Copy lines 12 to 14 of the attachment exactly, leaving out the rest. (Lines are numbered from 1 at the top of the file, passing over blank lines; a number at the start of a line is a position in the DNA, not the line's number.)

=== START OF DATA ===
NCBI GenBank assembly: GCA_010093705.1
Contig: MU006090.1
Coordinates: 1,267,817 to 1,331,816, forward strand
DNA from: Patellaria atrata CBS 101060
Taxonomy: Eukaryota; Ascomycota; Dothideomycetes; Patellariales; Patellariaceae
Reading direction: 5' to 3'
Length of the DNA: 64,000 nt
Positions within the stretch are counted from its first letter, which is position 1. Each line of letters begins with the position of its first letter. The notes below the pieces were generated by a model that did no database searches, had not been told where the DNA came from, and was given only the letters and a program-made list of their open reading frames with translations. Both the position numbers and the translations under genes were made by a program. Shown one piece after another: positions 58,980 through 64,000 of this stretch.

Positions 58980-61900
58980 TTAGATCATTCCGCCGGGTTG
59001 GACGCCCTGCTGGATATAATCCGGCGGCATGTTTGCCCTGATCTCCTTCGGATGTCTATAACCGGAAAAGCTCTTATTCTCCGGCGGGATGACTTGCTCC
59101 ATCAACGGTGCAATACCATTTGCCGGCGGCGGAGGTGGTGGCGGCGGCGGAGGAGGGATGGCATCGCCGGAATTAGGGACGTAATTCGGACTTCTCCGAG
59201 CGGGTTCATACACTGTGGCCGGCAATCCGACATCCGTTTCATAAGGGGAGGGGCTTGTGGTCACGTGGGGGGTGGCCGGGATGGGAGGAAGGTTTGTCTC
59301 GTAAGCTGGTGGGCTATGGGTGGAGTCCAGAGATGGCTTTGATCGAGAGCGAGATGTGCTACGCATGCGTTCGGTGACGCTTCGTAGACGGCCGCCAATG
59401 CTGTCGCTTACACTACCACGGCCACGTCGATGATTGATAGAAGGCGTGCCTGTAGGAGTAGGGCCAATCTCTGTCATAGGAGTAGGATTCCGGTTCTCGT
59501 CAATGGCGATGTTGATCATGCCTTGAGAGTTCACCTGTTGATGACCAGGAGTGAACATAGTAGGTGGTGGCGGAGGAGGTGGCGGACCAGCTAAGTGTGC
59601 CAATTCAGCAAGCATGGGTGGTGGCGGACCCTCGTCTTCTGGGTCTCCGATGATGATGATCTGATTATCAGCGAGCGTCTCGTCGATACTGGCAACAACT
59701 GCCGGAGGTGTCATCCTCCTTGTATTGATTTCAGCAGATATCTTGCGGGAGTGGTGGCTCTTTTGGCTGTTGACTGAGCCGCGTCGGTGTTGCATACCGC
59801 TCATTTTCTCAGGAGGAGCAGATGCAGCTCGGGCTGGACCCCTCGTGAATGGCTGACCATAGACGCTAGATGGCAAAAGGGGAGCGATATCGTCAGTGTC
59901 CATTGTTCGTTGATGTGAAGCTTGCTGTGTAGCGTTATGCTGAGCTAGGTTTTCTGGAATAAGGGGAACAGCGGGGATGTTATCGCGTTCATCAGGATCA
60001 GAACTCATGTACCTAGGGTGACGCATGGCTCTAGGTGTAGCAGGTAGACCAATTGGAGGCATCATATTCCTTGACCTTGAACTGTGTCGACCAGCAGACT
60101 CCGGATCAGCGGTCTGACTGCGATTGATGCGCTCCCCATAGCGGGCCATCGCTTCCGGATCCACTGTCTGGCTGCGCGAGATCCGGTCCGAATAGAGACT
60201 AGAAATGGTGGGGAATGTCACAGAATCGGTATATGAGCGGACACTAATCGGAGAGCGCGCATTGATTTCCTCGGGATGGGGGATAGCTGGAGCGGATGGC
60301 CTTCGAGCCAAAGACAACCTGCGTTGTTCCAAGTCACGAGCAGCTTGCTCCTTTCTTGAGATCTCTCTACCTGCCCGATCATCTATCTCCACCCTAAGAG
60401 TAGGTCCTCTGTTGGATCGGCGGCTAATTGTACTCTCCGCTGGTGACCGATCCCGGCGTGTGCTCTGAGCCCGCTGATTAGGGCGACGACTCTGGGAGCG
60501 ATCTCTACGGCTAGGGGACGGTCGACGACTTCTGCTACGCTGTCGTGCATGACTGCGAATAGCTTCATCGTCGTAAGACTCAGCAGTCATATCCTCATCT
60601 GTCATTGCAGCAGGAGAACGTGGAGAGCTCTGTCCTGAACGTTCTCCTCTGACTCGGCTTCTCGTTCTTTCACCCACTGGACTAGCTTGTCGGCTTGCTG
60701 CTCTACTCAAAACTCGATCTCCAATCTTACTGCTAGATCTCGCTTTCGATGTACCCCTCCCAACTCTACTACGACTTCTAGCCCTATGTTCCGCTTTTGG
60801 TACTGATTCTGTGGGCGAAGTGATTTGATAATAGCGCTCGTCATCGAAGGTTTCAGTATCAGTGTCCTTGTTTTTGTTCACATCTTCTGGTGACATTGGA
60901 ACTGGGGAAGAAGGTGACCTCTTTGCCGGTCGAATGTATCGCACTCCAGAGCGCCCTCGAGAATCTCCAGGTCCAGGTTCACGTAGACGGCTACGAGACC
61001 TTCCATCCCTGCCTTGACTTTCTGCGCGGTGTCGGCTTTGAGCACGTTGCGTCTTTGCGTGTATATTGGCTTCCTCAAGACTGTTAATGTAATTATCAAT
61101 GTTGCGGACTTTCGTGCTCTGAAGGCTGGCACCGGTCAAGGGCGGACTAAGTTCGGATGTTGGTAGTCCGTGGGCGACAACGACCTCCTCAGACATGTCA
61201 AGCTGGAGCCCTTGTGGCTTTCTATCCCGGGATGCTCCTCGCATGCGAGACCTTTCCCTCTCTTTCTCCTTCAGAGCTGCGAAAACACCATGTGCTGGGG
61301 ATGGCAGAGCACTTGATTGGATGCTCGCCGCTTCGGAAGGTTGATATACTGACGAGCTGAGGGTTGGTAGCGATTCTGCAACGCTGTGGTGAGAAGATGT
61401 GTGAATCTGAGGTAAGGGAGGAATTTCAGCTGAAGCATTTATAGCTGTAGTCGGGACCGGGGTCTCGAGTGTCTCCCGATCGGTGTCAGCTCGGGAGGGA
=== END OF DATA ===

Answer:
59101 ATCAACGGTGCAATACCATTTGCCGGCGGCGGAGGTGGTGGCGGCGGCGGAGGAGGGATGGCATCGCCGGAATTAGGGACGTAATTCGGACTTCTCCGAG
59201 CGGGTTCATACACTGTGGCCGGCAATCCGACATCCGTTTCATAAGGGGAGGGGCTTGTGGTCACGTGGGGGGTGGCCGGGATGGGAGGAAGGTTTGTCTC
59301 GTAAGCTGGTGGGCTATGGGTGGAGTCCAGAGATGGCTTTGATCGAGAGCGAGATGTGCTACGCATGCGTTCGGTGACGCTTCGTAGACGGCCGCCAATG